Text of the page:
The actual process of sharpening a tool depends a little on the type of tool that you’re sharpening, so look up the proper process for working with your tool before starting.
One key thing in sharpening all tools on a bench grinder is not to overheat the metal. Most cutting tools are made of steel that’s hardened by heat treatment. If you heat it up too much, this can undo the heat treatment and leave you with softer metal. In order to keep the temperature down, only apply light pressure to the metal being ground, and dip occasionally in water to keep it cool.
Grindstone wheels come in different levels of coarseness. In general, bench grinders are for removing quite a bit of material quickly, so coarser stones are often the most useful. As you use your grindstones, the front edge of them becomes worn and clogged with metal, so it’s important to periodically dress your grindstone. This means using a dressing tool to wear away the grit, to expose new areas. Some people dress the front of their grindstones flat, while others prefer a slight convex curve.
In addition to grindstones, you can get wire brush wheels for removing paint and rust. These are particularly useful for preparing small areas for welding, or other adhesions. Polishing wheels can help you achieve a fine finish on your metals.
As well as the actual spinning wheel, your bench grinder will probably come with some accessories. A tool rest is the most important of these. If you’re going to be sharpening tools regularly, you may find that the rest supplied with your grinder is insufficient and aftermarket tool rests can provide much more control.
Grinders sometimes have additional attachments to make them more useful – particularly in workshops with limited space. Some come with sanders, while others, such as the one we’ve been testing out, come with a flexible shaft that can be used as a Dremel-like rotary tool.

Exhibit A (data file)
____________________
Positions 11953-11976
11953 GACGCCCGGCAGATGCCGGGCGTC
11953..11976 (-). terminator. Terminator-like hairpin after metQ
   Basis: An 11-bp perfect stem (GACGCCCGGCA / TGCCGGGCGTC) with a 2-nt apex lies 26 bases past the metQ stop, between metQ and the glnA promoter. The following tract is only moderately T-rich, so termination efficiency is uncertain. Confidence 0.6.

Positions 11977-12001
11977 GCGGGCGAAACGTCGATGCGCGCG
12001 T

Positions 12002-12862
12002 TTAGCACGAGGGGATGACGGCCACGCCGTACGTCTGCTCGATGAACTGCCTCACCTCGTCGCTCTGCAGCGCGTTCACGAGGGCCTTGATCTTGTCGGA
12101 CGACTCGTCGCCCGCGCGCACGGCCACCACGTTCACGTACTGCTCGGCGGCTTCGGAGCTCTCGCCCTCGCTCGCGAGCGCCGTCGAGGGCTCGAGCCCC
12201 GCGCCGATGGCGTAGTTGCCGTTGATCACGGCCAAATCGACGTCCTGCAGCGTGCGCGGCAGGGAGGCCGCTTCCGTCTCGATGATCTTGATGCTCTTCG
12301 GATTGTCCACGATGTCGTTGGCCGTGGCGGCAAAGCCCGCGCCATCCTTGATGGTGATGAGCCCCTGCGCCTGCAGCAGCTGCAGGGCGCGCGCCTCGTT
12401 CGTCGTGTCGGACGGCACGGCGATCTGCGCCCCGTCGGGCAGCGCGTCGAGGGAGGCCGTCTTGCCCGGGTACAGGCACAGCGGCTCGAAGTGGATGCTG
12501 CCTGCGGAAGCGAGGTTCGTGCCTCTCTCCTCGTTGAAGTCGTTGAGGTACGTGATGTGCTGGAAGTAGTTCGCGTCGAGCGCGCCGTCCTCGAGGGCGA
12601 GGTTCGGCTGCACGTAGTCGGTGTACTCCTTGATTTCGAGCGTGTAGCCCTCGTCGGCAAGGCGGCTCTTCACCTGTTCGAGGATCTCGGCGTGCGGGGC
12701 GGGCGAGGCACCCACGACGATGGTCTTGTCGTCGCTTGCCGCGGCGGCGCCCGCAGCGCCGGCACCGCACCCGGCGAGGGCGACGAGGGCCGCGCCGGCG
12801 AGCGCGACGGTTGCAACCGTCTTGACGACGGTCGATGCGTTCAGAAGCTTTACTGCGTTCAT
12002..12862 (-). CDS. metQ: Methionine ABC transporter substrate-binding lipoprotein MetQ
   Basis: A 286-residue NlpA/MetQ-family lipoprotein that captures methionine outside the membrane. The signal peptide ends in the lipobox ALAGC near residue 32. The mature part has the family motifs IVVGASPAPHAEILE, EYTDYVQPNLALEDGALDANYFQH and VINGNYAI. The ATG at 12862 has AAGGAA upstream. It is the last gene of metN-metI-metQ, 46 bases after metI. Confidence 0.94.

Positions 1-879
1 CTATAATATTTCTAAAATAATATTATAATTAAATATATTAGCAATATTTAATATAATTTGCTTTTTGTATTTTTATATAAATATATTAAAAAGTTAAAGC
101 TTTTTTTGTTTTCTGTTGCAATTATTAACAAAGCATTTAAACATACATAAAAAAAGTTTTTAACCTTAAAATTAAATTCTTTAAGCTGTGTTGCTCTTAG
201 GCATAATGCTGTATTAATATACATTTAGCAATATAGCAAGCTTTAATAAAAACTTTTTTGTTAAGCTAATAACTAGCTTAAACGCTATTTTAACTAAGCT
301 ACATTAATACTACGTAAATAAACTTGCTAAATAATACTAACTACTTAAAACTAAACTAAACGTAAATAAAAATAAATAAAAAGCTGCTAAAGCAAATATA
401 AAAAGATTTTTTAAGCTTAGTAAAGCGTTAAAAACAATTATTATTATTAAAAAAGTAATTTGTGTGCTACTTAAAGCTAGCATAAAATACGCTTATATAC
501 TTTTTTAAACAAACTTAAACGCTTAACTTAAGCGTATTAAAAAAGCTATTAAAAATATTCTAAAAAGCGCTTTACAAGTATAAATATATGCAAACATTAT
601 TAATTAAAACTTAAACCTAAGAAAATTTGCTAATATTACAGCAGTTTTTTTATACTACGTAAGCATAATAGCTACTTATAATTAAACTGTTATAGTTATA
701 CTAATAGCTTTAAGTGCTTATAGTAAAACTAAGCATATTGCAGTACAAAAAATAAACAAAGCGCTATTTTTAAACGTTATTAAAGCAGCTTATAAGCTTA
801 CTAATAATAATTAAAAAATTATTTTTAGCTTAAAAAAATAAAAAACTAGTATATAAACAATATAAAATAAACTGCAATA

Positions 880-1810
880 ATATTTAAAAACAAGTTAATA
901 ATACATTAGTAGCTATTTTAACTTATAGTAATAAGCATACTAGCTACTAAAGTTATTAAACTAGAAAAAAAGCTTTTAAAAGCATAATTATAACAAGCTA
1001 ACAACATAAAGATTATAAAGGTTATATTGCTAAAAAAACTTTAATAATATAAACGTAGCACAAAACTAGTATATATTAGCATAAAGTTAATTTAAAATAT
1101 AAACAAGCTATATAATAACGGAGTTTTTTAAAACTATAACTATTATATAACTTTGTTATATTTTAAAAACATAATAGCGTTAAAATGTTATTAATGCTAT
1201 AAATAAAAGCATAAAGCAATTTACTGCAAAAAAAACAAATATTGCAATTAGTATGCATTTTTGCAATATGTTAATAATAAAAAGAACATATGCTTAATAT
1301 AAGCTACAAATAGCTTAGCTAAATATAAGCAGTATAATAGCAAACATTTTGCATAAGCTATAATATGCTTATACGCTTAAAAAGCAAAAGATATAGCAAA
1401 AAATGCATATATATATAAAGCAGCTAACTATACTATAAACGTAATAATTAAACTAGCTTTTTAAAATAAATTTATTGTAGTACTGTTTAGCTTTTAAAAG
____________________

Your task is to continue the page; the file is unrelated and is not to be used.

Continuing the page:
We’ve been testing out the Scheppach HG 34, which is a small bench grinder for hobbyist use. It lacks the oomph of larger grinding wheels more suitable for heavy-duty work, but it is perfectly capable of light workshop tasks. The grinding wheels are quite a bit smaller than many workshop grinders (75 mm), and there’s not much room around them for manoeuvring large tools, but this means it takes up less bench space for confined workshops. The rotary tool is a complementary addition, as the sanding and grinding bits can get into places that the main grinding wheel can’t. It’s slower than some tools, so not well-suited for cutting hard materials, but fine for other sanding and polishing.
The spinning action of a grinding wheel means that bits are going to fly off, and you have to protect yourself – especially your eyes – accordingly. Make sure that you’ve got no loose clothing that could get caught in the wheel, and you may need ear protection if things get loud.
Not all materials are suitable for grinding – most notably, aluminium. The basic problem is that it’s quite soft, so gets stuck in the grit on the wheel clogging it up. The wheel then stops grinding properly and can get hot. If the wheel overheats, it can shatter. Avoid aluminium, and if you notice the grit getting clogged, dress the wheel to remove this, and never let the wheel get too hot.
Grinding wheels are rated for a particular maximum speed, so when getting a new wheel, check this against your grinder’s speed and never overspeed your wheel.
As always, follow the manufacturer’s advice. The UK’s Health and Safety Executive also has a free-to-download booklet on the safe use of abrasive wheels, available from hsmag.cc/jeObic.
Tools provided by Screwfix – thanks!